The zweihänder sword that belonged to Grutte Pier (1480-1520), Friesian pirate and warlord.

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In the early sixteenth century, Friesland was under the authority of George, Duke of Saxony. However, Charles, Duke of Egmond or Guelders, was also keen on possessing the Frisian region, resulting in a battle between their supporters. After George, Duke of Saxony, had given the territory to Charles of Egmond, yet another war broke out, this time between the Frisians and Holland. This war formed the backdrop for the rise of Pier Gerlofs Donia (circa 1480–1520), better known asGrutte Pier (Great Pier’). Grutte Pier and his sword have become an inseparable duo, symbols of the Frisian struggle for independence.

Pier Gerlofs is believed to have been born around 1480 in Kimswerd, near the city of Harlingen, Wonseradeel (located in modern Friesland, the Netherlands). His father was a man by the name of Gerlofs Pier, whilst his mother was Fokel Sybrants Bonga, who was the daughter of a Schieringer nobleman. Pier had at least three other siblings.

According to legend, Pier was around 7 feet (around 2.13 m) tall, and was so strong that he could bend a coin using just his thumb and forefinger. Another legend attesting to his great strength is that he was able to pick up a plough with just one hand.

Pier, a farmer from Kimswerd, had managed to elude the war until Saxon soldiers burnt down his farm in 1515. Pier and his companions in adversity decided to take up arms against first, the Saxon oppressors and later, against Holland, forming an armed band called ‘Arumer Zwarte Hoop’ (‘Black Gang from Arum’). Pier became leader of the ‘seinschipsluyden’ and fought as a pirate in battles on the Zuiderzee, capturing many English and Dutch ships. Frisians regard him as a freedom fighter, but to the Dutch he is an outlaw.

As Pier was aware that his army was no match against the Saxon mercenaries on land, he decided to take to the waters, and became a pirate. Pier was a successful pirate, and captured many ships belonging to his enemies that sailed on the Zuiderzee (Zuyder Sea). Pier held a personal grudge against the town of Medemblik, where the Schieringers first met the Duke of Saxony in secret to request his aid. It is recorded that Pier raided this coastal town in 1517, and then again in 1518/9 to avenge the capture and public execution of his lieutenant, Grutte Wyerd. In battle, Pier supposedly brandished a Biedenhänder, a sword that was wielded with two hands. ‘Grutte Pier’s Sword’ is today kept in the Fries Museum in Leeuwarden. This weapon is as tall as the legendary warrior himself, and weighs 6.6 kg (14.6 lbs).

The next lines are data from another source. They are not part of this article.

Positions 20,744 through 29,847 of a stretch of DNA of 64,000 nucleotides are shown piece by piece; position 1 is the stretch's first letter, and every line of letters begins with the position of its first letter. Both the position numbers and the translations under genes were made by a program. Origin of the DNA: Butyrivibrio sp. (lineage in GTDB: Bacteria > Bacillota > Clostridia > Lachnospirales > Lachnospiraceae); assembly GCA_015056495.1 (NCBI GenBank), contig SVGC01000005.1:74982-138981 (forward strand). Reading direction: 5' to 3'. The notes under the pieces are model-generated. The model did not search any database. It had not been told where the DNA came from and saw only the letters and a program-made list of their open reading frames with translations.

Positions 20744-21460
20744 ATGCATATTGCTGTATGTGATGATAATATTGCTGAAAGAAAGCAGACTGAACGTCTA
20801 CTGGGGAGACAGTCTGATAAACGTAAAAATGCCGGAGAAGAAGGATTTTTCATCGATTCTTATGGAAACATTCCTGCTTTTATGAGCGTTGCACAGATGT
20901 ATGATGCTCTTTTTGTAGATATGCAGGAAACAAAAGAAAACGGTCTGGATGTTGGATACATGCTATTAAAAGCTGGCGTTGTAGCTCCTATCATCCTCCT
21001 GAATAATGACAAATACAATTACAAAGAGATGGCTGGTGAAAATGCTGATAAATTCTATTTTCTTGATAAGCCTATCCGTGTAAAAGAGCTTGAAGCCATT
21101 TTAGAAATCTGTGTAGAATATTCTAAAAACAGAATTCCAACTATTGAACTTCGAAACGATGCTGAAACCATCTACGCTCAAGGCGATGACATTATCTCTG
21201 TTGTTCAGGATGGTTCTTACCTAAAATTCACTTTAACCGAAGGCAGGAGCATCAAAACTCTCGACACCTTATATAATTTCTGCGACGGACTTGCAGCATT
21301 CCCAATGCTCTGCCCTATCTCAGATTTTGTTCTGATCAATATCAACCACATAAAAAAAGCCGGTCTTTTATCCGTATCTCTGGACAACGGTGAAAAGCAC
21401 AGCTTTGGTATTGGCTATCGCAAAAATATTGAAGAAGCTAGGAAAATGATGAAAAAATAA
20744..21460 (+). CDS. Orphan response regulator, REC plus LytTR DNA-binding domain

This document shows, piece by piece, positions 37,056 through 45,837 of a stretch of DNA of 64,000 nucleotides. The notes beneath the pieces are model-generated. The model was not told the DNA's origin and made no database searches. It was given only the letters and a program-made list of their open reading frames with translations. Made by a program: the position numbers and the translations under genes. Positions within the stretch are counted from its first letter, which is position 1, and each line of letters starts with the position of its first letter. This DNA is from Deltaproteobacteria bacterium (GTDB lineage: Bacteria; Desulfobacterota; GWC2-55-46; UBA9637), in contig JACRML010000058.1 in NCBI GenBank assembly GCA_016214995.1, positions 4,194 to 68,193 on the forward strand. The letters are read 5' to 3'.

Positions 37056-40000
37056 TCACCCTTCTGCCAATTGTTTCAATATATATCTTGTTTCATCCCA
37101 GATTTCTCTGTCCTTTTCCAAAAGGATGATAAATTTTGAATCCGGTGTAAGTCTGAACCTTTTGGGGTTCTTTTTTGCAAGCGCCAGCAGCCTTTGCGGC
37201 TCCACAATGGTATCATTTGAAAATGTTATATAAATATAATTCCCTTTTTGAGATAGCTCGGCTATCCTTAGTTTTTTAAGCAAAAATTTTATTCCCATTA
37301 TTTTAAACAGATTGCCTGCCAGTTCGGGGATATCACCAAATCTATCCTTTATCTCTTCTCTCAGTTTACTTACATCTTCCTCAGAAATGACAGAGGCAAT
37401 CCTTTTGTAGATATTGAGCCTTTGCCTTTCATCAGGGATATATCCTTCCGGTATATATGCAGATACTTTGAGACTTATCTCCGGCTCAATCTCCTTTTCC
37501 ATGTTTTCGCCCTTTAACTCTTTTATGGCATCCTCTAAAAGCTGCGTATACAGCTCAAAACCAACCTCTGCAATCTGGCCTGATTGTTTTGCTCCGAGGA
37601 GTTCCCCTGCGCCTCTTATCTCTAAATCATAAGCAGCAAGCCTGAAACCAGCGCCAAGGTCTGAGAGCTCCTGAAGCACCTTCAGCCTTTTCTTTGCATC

In just two years of this hardcore scurvy pirate action, Pier sunk 132 enemy ship – including one battle where he destroyed 28 Dutch ships in a single day, a deed that earned him the badass nickname "The Cross of the Dutchmen".

When he wasn't making up insane tongue-twisters about fries and buter, Pier also attacked and plunder land targets as well as naval ones. In 1516, he attacked Medemblik, a stronghold of Saxon sympathizers. The city was sacked, razed to the ground, and its inhabitants massacred. Two enemy castles fell to him soon after. In 1517 the town of Asperen was also annihilated in a similar manner – the Dutch responded by sending a punitive fleet to bombard him with cannons. Pier's pirate armada captured 11 of their ships and drove the rest from the harbor.


Pier's countless battle wounds and injuries finally caught up with him, and in 1519 he retired as a rebel leader, went back to his new home, and died peacefully in his bed in 1520. His buddy Wijerd carried on the fight against the Saxons for a while, but that guy was no Giant of Kimswerd. He suffered a number of defeats and was decapitated in 1523. Charles V wasn't able to fully assume control over Friesland until 1524.

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